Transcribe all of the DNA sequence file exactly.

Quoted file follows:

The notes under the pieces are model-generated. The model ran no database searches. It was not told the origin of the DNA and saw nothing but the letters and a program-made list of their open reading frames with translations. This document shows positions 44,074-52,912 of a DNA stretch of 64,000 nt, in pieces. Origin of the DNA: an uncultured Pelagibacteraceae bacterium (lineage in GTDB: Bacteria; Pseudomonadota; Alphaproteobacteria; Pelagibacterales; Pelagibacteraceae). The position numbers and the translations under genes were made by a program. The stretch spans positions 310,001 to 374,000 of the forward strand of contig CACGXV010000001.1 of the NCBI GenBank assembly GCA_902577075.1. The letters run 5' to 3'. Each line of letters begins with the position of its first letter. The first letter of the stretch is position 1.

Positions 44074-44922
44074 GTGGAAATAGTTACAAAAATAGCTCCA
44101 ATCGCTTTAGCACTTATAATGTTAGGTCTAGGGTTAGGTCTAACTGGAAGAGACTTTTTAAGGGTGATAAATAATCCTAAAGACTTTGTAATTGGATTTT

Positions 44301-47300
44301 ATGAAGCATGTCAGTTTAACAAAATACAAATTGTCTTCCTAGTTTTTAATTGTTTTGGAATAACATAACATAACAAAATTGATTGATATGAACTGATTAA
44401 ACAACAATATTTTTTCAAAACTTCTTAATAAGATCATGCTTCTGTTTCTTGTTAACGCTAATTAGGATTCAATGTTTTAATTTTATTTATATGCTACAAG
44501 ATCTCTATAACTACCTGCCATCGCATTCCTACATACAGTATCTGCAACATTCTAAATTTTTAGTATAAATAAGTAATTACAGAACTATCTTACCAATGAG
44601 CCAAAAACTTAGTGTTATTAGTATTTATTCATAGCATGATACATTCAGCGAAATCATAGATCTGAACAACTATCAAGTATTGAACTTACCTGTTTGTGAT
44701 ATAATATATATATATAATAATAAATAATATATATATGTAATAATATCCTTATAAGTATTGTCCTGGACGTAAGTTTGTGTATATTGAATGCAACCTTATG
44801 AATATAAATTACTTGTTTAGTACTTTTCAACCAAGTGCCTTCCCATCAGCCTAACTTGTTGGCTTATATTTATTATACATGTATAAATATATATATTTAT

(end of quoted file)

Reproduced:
The notes under the pieces are model-generated. The model ran no database searches. It was not told the origin of the DNA and saw nothing but the letters and a program-made list of their open reading frames with translations. This document shows positions 44,074-52,912 of a DNA stretch of 64,000 nt, in pieces. Origin of the DNA: an uncultured Pelagibacteraceae bacterium (lineage in GTDB: Bacteria; Pseudomonadota; Alphaproteobacteria; Pelagibacterales; Pelagibacteraceae). The position numbers and the translations under genes were made by a program. The stretch spans positions 310,001 to 374,000 of the forward strand of contig CACGXV010000001.1 of the NCBI GenBank assembly GCA_902577075.1. The letters run 5' to 3'. Each line of letters begins with the position of its first letter. The first letter of the stretch is position 1.

Positions 44074-44922
44074 GTGGAAATAGTTACAAAAATAGCTCCA
44101 ATCGCTTTAGCACTTATAATGTTAGGTCTAGGGTTAGGTCTAACTGGAAGAGACTTTTTAAGGGTGATAAATAATCCTAAAGACTTTGTAATTGGATTTT

Positions 44301-47300
44301 ATGAAGCATGTCAGTTTAACAAAATACAAATTGTCTTCCTAGTTTTTAATTGTTTTGGAATAACATAACATAACAAAATTGATTGATATGAACTGATTAA
44401 ACAACAATATTTTTTCAAAACTTCTTAATAAGATCATGCTTCTGTTTCTTGTTAACGCTAATTAGGATTCAATGTTTTAATTTTATTTATATGCTACAAG
44501 ATCTCTATAACTACCTGCCATCGCATTCCTACATACAGTATCTGCAACATTCTAAATTTTTAGTATAAATAAGTAATTACAGAACTATCTTACCAATGAG
44601 CCAAAAACTTAGTGTTATTAGTATTTATTCATAGCATGATACATTCAGCGAAATCATAGATCTGAACAACTATCAAGTATTGAACTTACCTGTTTGTGAT
44701 ATAATATATATATATAATAATAAATAATATATATATGTAATAATATCCTTATAAGTATTGTCCTGGACGTAAGTTTGTGTATATTGAATGCAACCTTATG
44801 AATATAAATTACTTGTTTAGTACTTTTCAACCAAGTGCCTTCCCATCAGCCTAACTTGTTGGCTTATATTTATTATACATGTATAAATATATATATTTAT